Whilst Tai groups had probably been gradually infiltrating southwards into what is now northern Vietnam, Laos and Thailand for several centuries from their homeland in Southern China the process was hastened during the late 12th and 13th centuries as the Mongol armies under Genghis Khan & Kublai Khan also extended their empire southwards. Ethnic Tai clans and tribes who would consolidate into Siamese, Northern Thai, Lao, Shan, Tai Lu etc migrated initially down the valleys of the Mekong, Salween, and subsequently Nan, Ping and ultimately Chao Phraya whilst others that became known as White, Black & Red Tai migrated to the southwest down the Red and Black River valleys of Vietnam.
The former groups seem to have had a far easier task in colonizing the new lands and assimilating the local peoples. Though the Shan got somewhat stuck in the hills with the powerful Burmese civilization flourishing in the distant lowlands, the Thais and Laos advanced rapidly southwards.
Probably the first Thai city in modern Thailand was King Mengrai’s 13th century proto-Lanna kingdom capital of Chiang Saen. Undoubtedly eyeing up the fertile lands to the south he moved rapidly to subdue the Lawa mountain chiefdoms and occupy the rich valleys around Chiang Rai, Chiang Mai and Lamphun. From here the old, but weak and dis-unified, Mon city states of the Central Thai plains, (that had themselves been subjugated by the Khmers for long periods), and the Khmer dependencies of a waning Angkor empire created a convenient power vacuum. The Lao Lan Xang kingdom expanded across what is now known as Issan to the northern limits of the crumbling Khmer civilization whilst the Thais assumed control of Sukhothai, Ayuthaya, Lopburi and so-on whereupon after a bit of in-fighting and some problems with the Burmese the rest was history as they say.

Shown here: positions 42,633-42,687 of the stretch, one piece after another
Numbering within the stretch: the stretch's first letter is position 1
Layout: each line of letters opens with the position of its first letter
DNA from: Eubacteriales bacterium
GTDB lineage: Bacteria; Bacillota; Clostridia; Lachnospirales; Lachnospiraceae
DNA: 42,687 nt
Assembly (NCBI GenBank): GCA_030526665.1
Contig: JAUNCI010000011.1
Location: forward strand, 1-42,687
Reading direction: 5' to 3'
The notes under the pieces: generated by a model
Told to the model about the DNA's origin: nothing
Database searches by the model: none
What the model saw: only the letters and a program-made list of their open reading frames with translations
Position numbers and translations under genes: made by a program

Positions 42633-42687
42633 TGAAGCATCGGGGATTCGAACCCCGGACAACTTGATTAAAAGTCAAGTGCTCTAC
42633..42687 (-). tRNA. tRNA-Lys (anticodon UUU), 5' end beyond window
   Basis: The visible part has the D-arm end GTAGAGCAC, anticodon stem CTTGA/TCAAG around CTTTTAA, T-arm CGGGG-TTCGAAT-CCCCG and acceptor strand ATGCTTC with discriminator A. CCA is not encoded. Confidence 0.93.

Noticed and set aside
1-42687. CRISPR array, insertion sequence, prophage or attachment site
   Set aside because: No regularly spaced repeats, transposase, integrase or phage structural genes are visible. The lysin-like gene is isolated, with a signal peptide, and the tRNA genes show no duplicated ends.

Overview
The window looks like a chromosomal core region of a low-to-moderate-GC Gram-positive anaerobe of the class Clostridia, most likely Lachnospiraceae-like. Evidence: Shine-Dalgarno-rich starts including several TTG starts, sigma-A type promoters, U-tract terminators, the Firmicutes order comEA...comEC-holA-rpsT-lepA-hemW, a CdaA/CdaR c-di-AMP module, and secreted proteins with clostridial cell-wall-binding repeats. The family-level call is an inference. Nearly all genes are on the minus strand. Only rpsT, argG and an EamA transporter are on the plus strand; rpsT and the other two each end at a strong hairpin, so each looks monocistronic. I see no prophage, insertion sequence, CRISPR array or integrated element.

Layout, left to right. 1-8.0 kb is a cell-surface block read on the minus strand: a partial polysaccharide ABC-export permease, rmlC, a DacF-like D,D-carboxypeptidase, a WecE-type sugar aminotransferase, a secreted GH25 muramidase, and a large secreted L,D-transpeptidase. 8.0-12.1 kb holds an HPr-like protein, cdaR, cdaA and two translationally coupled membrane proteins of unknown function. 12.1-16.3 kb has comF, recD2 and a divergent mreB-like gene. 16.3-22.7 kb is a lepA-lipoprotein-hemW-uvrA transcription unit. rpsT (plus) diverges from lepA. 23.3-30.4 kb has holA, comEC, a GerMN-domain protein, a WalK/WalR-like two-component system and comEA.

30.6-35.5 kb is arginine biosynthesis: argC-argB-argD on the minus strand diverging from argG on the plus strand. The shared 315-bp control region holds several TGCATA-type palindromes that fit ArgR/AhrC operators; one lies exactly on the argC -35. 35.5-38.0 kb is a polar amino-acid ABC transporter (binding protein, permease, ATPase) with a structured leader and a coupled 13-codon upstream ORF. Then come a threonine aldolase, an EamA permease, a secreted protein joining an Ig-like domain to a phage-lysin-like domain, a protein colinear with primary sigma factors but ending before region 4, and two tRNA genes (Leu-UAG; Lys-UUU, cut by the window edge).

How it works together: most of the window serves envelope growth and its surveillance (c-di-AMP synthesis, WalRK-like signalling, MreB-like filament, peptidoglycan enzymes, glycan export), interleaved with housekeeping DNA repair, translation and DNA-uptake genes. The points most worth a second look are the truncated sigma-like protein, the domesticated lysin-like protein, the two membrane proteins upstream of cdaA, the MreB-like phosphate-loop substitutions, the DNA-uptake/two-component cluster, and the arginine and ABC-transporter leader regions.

Note historians concur that this was a process of assimilation rather than conquest; – one of the major problems faced by early Southeast Asian civilizations was under-population. The last thing you wanted to do as you moved into new lands was kill the inhabitants – you wanted to conscript them into your army and put them to work in your rice fields!
Mengrai’s progress south was thus a move into more densely populated valleys and out of the sparsely inhabited mountains.
However as with their Shan cousins the Tai tribes to the east never made it past the mountains into the lowlands. They got stuck at first base – as a dynamic Dai Viet culture achieved independence from the Chinese and proceeded to vigorously assert themselves. And the Red, White and Black Tai have remained stuck in the hills of Son La and Lai Chau to this day where they have become, along with The Hmong and Dzao (Yao) just another of Northern Vietnam’s myriad hill-tribe groups, though they would point out they tend to occupy upland valleys leaving the hill-tops to the various Sino-Tibetan groups.
A similar status is reserved for the Tais remaining in China’s Yunnan where they still inhabit a wide swathe of the southern reaches of the Province – particularly the Xishuangpanna (Sipsongpanna in Thai), region around Jinghong, (translates as the ’12,000 ricefields’), and also interesting to note that, whilst they are known by the Chinese as Dai, the Vietnamese were known as Dai Viet and indeed some ethnologists claim that 2,000 years or so ago there would have been very little difference between Thais and Vietnamese – 2 tribal groups who migrated south from the same part of Southern China.)
As an aside we have to point out that the Chinese Tai villages we visited were considerably more prosperous and well provided for than many of the Lai Chau villages where conditions were fairly basic and life clearly pretty tough!
Black Tai women all dressed up at a local market between Son La and Dien Bien Phu, Vietnam. More on the Black Tai in a seperate post and we’re off to Shan State next week so…